Strategy IV: Monitoring, Adaptation and Response

Safety is achieved partly by attempting to reduce errors but also by actively managing the problems and deviations that inevitably occur. Once we accept that errors and failures occur frequently in any system then we see the need to develop methods of monitoring, adapting and responding and recovering from failure. Adapting and responding to problems happens all the time in healthcare and is as relevant to managers as to frontline staff. Managers in particularly are constantly 'firefighting' and resolving problems, but this tends to be done on an ad hoc individual basis. The question we address here is whether these often improvised adaptations can evolve to become formal safety strategies in the sense of actively building such capacity into healthcare systems. Ideally senior clinicians and managers would maintain safety at a good level by playing on a palette of known and practiced organisational and cultural adjustments.

Adapting and responding is much more important in deep sea fishing than on an assembly line but all work requires this capacity to some degree. Being on the lookout for problems, adapting and working around difficulties is part and parcel of all jobs. In high risk industries such as healthcare the pattern is the same but the stakes are much higher and the capacity for rapid response and recovery may literally be a matter of life and death. This family of interventions is paradoxically the most used in daily work in healthcare but not properly developed as a strategic reality in patient safety.

The broad capacity of adapting and responding has been discussed extensively in the safety literature and made the cornerstone of some approaches to safety such as resilience engineering (Hollnagel et al. 2007). The term resilience is used in very different ways (Macrae 2014), sometimes very broadly in an attempt to describe and articulate the qualities of a safe organisation and sometimes in a more restricted sense of a capacity to adapt and recover from extreme or unusual circumstances. We believe that resilience is an important concept that needs serious consideration and further research and exploration in practice. However to avoid potential confusion we use the more everyday terms of monitoring, adaptation and recovery to denote occasions where or hazards or failures have been detected and are being actively managed or corrected.

We will describe a number of interventions associated with this approach in the following chapters and will just give some brief examples here (Table 6.4). An emphasis on the open discussion of error and system failures by senior leaders is enormously important in fostering a willingness to speak up and intervene if a patient is at risk. Clinical teams use many adaptive mechanisms, both formal and informal, to manage safety on a day to day basis. Anaesthetists for instance have a standard repertoire of prepared emergency routines which are called upon in certain situations. These routines are only seldom used and are deliberately honed and standardised so that they can be adhered to at times of considerable stress. At an organisational level we could see preparations for a possible infection outbreak in a similar way (Zingg et al. 2015). Briefings and debriefings can be used by ward staff, operating theatre teams and healthcare managers to monitor day to day threats to safety. For example, briefings carried out by operating theatre teams provide an opportunity to identify and resolve equipment, staffing, theatre list order issues before a case starts. Debriefings carried out at the end of the theatre list support reflective learning on what went well and what could be done better tomorrow.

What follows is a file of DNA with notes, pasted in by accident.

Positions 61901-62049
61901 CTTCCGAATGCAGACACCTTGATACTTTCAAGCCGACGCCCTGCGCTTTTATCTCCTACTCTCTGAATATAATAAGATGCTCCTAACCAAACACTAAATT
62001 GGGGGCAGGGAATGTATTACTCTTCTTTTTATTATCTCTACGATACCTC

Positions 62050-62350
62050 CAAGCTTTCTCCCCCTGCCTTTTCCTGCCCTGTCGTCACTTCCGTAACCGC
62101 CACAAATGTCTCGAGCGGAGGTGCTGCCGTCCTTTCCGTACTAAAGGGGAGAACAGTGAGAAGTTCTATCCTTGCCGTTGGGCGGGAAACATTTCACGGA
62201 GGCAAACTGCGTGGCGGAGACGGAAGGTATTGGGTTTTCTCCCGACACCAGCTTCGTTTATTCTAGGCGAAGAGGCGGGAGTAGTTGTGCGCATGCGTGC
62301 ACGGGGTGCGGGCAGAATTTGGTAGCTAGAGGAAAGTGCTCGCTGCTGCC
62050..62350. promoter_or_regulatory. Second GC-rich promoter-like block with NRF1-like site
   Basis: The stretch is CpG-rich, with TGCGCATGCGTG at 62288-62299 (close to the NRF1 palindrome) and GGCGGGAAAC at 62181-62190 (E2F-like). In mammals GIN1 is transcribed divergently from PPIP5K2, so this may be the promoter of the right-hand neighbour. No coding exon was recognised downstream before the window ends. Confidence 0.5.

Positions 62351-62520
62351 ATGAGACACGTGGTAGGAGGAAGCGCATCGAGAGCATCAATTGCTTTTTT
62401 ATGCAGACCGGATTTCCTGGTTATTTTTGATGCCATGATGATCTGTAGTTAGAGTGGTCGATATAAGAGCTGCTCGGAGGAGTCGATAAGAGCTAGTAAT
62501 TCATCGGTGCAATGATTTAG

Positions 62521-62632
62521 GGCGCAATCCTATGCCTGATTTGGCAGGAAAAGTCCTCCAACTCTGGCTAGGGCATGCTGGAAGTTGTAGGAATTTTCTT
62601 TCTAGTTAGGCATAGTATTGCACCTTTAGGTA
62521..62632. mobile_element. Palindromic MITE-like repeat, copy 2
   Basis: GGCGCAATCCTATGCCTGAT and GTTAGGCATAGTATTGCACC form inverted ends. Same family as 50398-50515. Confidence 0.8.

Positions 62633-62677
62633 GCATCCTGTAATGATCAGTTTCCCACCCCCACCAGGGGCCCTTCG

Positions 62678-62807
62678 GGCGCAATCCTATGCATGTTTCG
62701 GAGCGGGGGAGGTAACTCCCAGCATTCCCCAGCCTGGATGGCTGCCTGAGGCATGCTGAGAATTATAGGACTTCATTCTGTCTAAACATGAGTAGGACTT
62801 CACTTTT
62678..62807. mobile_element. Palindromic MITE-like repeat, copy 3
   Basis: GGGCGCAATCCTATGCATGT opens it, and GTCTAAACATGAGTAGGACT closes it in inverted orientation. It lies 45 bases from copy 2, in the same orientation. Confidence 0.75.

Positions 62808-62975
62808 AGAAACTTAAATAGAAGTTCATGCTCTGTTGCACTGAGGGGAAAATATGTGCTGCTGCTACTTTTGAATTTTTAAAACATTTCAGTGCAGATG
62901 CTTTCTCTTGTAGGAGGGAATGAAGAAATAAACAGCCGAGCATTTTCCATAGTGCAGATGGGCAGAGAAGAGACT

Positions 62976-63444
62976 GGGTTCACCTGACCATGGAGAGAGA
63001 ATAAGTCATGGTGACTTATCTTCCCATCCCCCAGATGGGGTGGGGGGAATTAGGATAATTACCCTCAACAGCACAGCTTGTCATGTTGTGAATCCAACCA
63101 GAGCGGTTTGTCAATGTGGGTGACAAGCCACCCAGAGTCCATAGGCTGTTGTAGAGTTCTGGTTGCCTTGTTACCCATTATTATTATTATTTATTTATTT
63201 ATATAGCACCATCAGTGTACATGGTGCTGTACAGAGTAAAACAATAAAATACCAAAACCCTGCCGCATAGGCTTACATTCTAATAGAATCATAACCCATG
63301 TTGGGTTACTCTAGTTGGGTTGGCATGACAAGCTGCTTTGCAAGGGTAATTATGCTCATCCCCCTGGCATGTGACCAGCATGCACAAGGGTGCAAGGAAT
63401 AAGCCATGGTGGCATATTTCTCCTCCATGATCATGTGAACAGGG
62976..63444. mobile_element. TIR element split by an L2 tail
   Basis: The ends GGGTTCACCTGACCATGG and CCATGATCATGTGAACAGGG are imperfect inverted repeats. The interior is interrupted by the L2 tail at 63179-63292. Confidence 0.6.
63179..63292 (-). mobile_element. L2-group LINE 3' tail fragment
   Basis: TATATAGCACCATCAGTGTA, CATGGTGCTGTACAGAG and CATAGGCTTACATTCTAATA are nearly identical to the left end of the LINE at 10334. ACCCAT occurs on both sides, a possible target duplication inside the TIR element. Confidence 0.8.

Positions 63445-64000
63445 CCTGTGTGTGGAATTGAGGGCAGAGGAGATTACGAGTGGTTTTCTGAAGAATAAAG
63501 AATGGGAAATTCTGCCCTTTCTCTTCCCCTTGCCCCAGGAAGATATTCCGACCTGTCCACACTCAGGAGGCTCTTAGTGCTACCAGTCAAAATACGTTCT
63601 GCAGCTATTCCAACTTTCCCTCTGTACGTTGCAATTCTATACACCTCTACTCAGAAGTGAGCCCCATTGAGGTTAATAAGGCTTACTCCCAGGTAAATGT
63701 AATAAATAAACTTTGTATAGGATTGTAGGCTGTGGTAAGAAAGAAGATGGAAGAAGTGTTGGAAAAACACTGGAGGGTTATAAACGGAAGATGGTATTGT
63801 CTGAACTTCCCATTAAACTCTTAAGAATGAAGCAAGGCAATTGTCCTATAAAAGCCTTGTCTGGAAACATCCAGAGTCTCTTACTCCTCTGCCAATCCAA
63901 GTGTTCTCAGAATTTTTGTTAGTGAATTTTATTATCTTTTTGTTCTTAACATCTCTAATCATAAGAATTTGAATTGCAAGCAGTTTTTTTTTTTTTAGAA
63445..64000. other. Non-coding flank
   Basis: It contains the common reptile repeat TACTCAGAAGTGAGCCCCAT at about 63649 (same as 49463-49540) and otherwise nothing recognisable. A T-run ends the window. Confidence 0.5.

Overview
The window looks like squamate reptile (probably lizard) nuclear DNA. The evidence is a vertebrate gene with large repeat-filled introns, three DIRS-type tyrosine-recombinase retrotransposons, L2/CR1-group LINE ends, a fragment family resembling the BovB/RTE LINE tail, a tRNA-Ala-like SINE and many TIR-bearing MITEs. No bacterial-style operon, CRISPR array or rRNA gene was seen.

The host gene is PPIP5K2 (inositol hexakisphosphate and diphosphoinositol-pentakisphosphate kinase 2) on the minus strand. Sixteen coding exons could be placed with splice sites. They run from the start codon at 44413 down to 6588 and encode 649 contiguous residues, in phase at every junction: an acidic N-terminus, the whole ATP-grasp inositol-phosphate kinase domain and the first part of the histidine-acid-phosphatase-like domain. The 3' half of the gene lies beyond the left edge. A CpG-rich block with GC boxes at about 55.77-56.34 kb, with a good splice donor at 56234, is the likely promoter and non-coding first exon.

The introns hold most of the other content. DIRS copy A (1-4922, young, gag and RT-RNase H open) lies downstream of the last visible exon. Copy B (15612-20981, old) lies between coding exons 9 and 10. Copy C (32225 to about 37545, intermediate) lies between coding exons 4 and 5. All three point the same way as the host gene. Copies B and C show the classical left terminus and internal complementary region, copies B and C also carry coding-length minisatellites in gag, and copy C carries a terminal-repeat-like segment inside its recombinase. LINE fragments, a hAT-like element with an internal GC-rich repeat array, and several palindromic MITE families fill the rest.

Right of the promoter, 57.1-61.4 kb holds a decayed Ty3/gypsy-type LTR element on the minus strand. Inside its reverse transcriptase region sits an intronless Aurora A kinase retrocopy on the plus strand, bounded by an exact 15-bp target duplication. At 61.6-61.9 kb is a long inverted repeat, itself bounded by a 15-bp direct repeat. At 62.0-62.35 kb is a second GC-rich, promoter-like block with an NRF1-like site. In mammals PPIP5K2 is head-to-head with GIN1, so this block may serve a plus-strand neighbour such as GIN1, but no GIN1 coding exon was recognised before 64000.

Table 6.4 Improve capacity for monitoring, adaptation and response



Improve safety culture

Patient and family engagement

Culture of openness about error and failure

Monitoring, adaptation and response in clinical teams

Rapid response to deterioration

Develop emergency response systems and routines

Develop team cross checking and safety monitoring

Building briefing and anticipation into clinical routines

Improve management of organisational pressures and priorities

Develop methods of predicting times of staff shortage and other pressures

Improve managerial capacity to deal with dangerous situations

Regulatory compromises and adaptation

Negotiate time to move to new standards

Actively manage safety during time of transition

Increasingly, briefings and debriefings are being introduced in other healthcare domains such as safeguarding adults and mental health teams (Vincent et al. 2013).

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